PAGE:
Explore your sweet (or bitter) side this Valentine’s Day with the western bittersweet

Eyes Under Puget Sound – Critter of the Month

A round clam shell with tan-and-white markings sits on a background of fine brownish-gray sand.

Western bittersweet shell on the beach. © J. Duane Sept (Image from The New Beachcomber’s Guide to the Pacific Northwest)

Ah, Valentine’s Day — no other holiday has the power to conjure up feelings of eager anticipation in some, and anxious dread in others. Love can bring both joy and pain into the lives of those who experience it, so what better critter to represent the most complicated of emotions than the western bittersweet?

What’s in a name?

Kingdom Animalia, Phylum Mollusca, Class Bivalvia, Order, Arcida, Family Glycymerididae; Genus Glycymeris, Species: G. septentrionalis
Sometimes referred to as the button shell, the Pacific coast bittersweet, the northern bittersweet, and the California bittersweet, this little clam goes by many names. The genus name Glycymeris comes from the ancient Greek words for sweet (glykys) and part (meris), describing the sweet and nutty flavor of this bivalve group. Although the western bittersweet is not a commercial favorite in its native range of Alaska to California, you may find its relative, Glycymeris glycymeris, on the menu in Europe, where it is known as the dog cockle or sea almond. Sounds like a food you could either love or hate!

Bare your teeth

3.	A pried-open clam shell with two blue arrows drawn to point at small white shell “teeth” that are along where the shells connect at the h

The shell of this western bittersweet is open, revealing the bright orange foot of the animal inside. Hinge teeth are indicated by blue arrows. Photo by Dave Cowles, wallawalla.edu

The western bittersweet belongs to the family Glycymerididae, one of the few families in Puget Sound which have taxodont dentition. This means that it has interlocking teeth on the inside of its shell around the hinge where the two valves meet. This feature is useful in telling it apart from the similar-looking Pacific littleneck clam, Leukoma staminea, which is similar in shape and also has radial ribs running down its shell.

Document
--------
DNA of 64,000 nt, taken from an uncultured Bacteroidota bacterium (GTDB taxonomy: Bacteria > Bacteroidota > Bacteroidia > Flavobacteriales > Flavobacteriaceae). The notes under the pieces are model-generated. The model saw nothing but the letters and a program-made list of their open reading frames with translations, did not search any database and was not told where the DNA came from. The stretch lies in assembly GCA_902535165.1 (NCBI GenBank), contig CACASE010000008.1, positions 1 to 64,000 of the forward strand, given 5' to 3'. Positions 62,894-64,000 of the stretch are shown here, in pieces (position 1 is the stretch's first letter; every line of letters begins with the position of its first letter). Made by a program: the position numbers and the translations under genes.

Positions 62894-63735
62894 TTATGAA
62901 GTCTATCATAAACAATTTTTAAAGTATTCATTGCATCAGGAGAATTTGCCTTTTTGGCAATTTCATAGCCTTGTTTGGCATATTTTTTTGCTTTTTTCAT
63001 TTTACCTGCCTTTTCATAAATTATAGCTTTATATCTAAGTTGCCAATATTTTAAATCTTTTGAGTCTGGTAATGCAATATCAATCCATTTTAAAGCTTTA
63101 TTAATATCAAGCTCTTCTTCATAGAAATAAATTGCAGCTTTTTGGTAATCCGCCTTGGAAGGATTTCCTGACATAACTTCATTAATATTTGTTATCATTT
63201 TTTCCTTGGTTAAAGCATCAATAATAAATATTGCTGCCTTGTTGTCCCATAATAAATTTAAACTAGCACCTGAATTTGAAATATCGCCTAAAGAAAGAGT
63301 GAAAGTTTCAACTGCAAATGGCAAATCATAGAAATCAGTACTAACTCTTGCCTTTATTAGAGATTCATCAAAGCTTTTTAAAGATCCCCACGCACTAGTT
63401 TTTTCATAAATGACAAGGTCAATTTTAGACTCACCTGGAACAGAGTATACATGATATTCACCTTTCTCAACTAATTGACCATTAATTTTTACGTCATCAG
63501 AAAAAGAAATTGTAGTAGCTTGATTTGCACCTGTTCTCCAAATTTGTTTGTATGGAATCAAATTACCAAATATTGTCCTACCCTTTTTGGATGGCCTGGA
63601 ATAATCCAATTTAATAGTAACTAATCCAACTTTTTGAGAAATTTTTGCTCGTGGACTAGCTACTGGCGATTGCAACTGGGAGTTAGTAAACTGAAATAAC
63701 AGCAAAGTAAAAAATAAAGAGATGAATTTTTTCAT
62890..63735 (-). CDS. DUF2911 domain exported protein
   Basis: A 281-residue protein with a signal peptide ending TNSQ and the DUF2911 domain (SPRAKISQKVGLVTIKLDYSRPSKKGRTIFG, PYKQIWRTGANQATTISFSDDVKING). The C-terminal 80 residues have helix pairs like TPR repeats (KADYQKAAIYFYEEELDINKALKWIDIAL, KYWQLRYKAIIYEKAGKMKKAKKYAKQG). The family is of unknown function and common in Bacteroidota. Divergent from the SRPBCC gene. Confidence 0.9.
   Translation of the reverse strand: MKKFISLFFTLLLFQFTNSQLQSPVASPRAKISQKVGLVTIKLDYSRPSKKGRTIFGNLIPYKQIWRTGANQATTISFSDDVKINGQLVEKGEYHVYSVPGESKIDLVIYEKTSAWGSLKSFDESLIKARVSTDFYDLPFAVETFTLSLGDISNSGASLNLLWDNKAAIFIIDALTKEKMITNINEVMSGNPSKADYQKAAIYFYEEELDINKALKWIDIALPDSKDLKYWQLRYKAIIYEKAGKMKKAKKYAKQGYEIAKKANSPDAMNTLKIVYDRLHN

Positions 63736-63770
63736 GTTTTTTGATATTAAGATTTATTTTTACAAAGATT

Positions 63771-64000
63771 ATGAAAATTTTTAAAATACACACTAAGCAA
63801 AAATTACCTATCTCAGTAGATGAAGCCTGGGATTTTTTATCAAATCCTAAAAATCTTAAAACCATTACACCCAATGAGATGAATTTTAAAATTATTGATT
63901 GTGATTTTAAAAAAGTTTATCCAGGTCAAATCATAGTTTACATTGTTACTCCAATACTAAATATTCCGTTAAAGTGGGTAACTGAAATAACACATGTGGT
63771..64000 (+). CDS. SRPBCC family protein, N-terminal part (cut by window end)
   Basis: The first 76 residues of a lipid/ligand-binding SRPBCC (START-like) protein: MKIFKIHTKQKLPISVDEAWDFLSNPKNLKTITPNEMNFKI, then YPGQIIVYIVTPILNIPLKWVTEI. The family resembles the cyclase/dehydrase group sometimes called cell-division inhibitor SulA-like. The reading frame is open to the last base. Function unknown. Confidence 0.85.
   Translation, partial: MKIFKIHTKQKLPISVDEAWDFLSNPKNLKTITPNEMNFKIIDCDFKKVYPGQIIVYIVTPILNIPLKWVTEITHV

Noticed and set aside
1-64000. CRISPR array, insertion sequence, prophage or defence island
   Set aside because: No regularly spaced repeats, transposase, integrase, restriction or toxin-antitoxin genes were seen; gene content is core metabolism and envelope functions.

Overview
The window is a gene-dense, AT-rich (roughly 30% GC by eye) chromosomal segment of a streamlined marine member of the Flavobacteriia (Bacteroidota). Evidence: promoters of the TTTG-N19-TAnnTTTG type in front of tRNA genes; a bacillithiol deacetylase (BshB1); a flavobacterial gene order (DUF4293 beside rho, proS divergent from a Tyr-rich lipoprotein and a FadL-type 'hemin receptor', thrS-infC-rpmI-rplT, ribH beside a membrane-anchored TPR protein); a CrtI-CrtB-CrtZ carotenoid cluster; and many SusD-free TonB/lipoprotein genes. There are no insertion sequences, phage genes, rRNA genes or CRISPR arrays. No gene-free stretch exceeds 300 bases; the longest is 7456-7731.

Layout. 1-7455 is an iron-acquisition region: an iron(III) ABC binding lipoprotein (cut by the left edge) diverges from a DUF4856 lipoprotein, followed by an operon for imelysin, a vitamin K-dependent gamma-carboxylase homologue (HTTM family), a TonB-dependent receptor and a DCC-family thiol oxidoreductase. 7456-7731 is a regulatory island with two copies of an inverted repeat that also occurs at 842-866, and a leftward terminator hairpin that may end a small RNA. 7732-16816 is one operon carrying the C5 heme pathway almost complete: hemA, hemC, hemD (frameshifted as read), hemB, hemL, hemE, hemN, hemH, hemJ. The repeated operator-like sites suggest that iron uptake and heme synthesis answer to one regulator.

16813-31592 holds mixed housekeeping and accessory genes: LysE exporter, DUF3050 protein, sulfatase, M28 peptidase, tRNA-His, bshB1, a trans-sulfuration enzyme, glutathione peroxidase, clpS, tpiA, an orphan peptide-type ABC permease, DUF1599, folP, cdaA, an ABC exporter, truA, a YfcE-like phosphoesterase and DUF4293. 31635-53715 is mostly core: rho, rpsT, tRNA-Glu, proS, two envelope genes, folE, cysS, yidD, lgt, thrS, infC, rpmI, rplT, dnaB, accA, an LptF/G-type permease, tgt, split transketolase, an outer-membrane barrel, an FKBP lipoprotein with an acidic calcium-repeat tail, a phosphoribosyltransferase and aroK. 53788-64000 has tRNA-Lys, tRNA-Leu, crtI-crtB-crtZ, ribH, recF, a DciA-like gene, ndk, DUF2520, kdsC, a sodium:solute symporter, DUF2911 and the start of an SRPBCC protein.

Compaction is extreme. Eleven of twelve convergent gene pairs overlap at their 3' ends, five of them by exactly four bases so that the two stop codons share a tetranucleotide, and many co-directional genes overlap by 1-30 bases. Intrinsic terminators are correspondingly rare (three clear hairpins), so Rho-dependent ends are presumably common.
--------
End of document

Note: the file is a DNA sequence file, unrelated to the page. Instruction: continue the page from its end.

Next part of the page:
The habitat of the bittersweet is also a giveaway — the littleneck lives intertidally, while the bittersweet finds subtidal conditions more to its liking. It buries itself on sandy or gravelly bottoms, happy to stay in one place until its light-sensitive eyespots detect potential danger. Then it uses its muscular foot to push itself to a safe location. Bittersweets are uncommon in Puget Sound, but we have collected a few of them from Pt. Townsend, Mutiny Bay, Dyes Inlet, and Oakland Bay, in depths up to 95 meters.

Top: Two different pattern shells with bright tan-and-white markings. Bottom: Five shells mostly white color with faded tan markings.

Top: Two shells showing the variable coloration. Photo: Kelly Fretwell. Bottom: Several worn shells; the dark periostracum is visible in all but the bottom-right. Photo: Dave Cowles, wallawalla.edu

Beauty fades

Although true beauty comes from within, some western bittersweets are striking on the outside too, with variable brown-and-white zig-zag patterns on their thick, rounded shells. Others are a more drab solid brown or white. All start out with a dark brown layer of protein called the periostracum protecting the growing edge of the shell, kind of like a furry beard.

Eventually the slow hand of time fades the bright colors, wears off the periostracum, and files down the ribs of the shells until they are almost smooth in appearance — wrinkles in reverse! Far from detracting from their beauty, these marks of long lives well-lived in Puget Sound are a sweet thing indeed.

Critter of the Month

Our benthic taxonomists, Dany and Angela, are scientists who identify and count the benthic (sediment-dwelling) organisms in our samples as part of our Marine Sediment Monitoring Program. We track the numbers and types of species we see in order to understand the health of Puget Sound and detect changes over time.

Two female scientists wearing hard hats and life jackets smile from the back deck of a research boat on a sunny day.

Dany and Angela share their discoveries by bringing us a Benthic Critter of the Month. These posts will give you a peek into the life of Puget Sound’s least-known inhabitants. We’ll share details on identification, habitat, life history, and the role each critter plays in the sediment community. Can't get enough benthos? See photos from our Eyes Under Puget Sound collection on Flickr.

 


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